There’s never a moment in Noah Baumbach‘s new film in which we openly root for Roger Greenberg (Ben Stiller), the film’s narcissistic antihero. But then there’s never a moment in which we cannot relate to his actions. Roger’s a mean, selfish person with one friend (Rhys Ifans) who’s too good to him and a brother (Chris Messina) who thinks of him more as a burden (and then, hired help) than as family.
The film, however, is only half about Greenberg. It actually opens on Florence Marr, played by the impossibly natural, impossibly tragic Greta Gerwig, of Mumblecore pseudo-fame (Baghead, Nights and Weekends, etc.). Gerwig’s Florence is who we root for: a female version of Benjamin Braddock in many ways. She’s graduated college and now “been out of school for as long as she was in school.” She’s still an assistant for a professional doing what she’s apparently not ready for yet (the pro is Messina).
Imagine her reassurance when she meets Greenberg, a 40-year old carpenter who’s come to Los Angeles to dog/house sit for his brother while he and his family go to Vietnam to open up a new hotel. Roger’s decided to “do nothing for a while.” Compared to this old man, Florence is just fine. She’s got plenty of time to do nothing before it becomes “doing nothing.”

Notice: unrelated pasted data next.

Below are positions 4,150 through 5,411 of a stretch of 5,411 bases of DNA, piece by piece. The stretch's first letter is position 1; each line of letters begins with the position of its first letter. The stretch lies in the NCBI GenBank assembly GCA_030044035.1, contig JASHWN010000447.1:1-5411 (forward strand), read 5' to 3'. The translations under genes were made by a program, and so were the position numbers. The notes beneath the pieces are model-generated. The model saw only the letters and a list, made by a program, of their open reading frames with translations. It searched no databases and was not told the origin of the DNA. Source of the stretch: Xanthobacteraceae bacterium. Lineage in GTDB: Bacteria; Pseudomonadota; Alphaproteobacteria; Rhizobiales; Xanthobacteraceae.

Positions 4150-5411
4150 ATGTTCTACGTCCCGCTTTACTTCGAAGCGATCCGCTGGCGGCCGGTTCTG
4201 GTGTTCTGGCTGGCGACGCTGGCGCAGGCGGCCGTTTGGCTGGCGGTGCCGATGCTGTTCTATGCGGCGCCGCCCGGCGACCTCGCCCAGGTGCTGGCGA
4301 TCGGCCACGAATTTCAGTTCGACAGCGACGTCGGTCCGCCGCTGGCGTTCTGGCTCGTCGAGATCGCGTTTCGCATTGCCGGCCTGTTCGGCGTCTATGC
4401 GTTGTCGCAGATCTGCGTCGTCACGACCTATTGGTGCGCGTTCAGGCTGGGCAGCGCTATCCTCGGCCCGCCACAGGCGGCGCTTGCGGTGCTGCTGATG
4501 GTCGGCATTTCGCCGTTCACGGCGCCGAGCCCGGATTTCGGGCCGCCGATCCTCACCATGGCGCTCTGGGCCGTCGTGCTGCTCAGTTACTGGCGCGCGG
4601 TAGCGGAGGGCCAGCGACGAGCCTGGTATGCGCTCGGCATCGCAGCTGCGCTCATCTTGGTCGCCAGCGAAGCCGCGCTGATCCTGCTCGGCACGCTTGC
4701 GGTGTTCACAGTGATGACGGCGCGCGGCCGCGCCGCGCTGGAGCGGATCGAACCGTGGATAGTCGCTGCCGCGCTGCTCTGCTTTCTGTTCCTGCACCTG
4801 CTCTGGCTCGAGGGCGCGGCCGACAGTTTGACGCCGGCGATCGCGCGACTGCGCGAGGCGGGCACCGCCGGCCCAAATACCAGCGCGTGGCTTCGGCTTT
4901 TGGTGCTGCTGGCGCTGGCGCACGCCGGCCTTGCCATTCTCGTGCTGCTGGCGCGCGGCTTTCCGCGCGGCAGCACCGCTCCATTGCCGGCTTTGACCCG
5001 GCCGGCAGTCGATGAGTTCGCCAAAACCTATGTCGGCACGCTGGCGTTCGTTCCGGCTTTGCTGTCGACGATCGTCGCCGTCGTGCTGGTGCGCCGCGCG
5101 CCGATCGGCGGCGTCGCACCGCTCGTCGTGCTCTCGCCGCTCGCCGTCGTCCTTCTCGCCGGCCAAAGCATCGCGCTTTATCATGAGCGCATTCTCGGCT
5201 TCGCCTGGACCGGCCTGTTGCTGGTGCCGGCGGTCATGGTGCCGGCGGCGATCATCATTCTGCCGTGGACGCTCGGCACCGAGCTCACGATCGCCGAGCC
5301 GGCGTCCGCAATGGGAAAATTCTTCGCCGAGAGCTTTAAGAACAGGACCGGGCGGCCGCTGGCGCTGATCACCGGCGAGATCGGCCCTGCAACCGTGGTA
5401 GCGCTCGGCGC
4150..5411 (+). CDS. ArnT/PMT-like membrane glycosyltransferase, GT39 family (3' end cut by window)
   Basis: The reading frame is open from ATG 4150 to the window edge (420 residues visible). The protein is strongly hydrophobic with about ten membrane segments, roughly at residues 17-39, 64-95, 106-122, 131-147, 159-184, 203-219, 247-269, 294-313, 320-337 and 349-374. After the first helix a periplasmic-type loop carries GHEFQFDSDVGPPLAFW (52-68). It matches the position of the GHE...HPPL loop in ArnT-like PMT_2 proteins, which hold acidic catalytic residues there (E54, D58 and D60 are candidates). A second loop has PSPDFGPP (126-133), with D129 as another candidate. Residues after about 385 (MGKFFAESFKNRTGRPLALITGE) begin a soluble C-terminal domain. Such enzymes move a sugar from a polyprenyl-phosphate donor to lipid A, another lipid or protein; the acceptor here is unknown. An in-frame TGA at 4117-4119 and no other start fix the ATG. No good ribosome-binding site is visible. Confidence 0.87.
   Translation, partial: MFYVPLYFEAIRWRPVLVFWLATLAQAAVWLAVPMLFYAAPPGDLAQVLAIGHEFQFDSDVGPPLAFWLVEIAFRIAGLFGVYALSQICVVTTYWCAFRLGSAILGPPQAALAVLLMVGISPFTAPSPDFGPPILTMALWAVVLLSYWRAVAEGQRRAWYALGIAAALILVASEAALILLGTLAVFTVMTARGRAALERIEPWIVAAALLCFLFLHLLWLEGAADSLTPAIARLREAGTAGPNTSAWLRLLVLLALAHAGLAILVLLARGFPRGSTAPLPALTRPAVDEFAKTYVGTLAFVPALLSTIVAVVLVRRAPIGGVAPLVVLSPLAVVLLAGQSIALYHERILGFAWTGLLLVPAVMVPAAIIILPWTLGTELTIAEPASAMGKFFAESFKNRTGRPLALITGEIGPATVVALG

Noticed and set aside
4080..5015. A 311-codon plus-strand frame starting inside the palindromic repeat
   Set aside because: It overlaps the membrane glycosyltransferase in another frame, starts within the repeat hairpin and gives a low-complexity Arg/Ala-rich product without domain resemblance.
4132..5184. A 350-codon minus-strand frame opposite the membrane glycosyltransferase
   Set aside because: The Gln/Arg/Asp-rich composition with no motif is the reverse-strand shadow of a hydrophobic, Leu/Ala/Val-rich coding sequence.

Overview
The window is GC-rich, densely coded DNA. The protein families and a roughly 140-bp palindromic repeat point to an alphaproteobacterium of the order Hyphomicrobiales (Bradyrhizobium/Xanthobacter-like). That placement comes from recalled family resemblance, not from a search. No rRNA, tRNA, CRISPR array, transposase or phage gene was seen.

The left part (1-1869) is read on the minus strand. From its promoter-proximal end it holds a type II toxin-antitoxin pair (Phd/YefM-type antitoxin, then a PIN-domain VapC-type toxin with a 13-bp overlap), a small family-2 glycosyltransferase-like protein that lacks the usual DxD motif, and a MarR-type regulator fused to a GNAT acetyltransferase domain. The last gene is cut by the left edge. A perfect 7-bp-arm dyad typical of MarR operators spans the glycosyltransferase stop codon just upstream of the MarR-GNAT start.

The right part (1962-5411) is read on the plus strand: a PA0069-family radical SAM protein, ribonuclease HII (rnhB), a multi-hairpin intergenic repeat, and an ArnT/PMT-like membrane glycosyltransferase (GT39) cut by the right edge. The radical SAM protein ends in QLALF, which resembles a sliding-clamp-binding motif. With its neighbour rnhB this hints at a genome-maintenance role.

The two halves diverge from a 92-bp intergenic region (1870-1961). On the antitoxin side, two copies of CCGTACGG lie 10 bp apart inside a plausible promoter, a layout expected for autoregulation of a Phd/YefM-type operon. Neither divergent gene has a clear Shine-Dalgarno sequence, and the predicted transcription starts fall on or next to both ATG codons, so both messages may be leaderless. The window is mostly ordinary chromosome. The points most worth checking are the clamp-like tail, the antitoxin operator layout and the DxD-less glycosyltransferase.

As a narrative, Greenberg is Baumbach’s most barren, brave and honest film. It’s also Stiller’s most barren, brave and honest performance. There’s enough funny in the film, but it comes through awkward tension as a means of relief. Take a scene early in the film, in which Roger wades into his brother’s pool. It’s a serene moment, and the man seems to be reflecting on the moment and moments passed by. Before long he’s in the deep end and he cannot swim. We watch as Roger waddles and waves and stretches for the ladder, barely making it to the side. It’s a sad, somber moment full of laughter. It’s funny that someone as old as this guy can’t swim. It’s the why of it that’s sad.
Or at least we assume the why is a sad why. Whys have never been Baumbach’s intention. He’s a filmmaker focused on the how. How can somebody like this exist? How can he be aware of his faults and still be completely oblivious to them?
Stiller, in some moments, appears as conflicted as an actor as Roger is a character. The veteran comedian itches to break free, much as Adam Sandler does in films like Punch Drunk Love and Spanglish. And it works here like it did there. Greenberg should have been more and knows it. Back in his mid-20s he lead a band (which included Ifans’ Ivan and Mumblecore pioneer Mark Duplass) which got a record deal. Greenberg turned it down and sealed the band’s fate.
This singular regret represents countless others. Others which we’ll never know and probably wouldn’t want to. Greenberg’s just recently exited a psych ward of sorts. That’s enough of a warning.
For most people at least. Florence dives into her relationship with Greenberg head first, completely aware of his self-destruction and ability to destroy others (“hurt people hurt people” see says). A lesser performance could have made Florence mannered and cliched, but neither of those words come into play thanks to Gerwig, who doesn’t act so much as she is.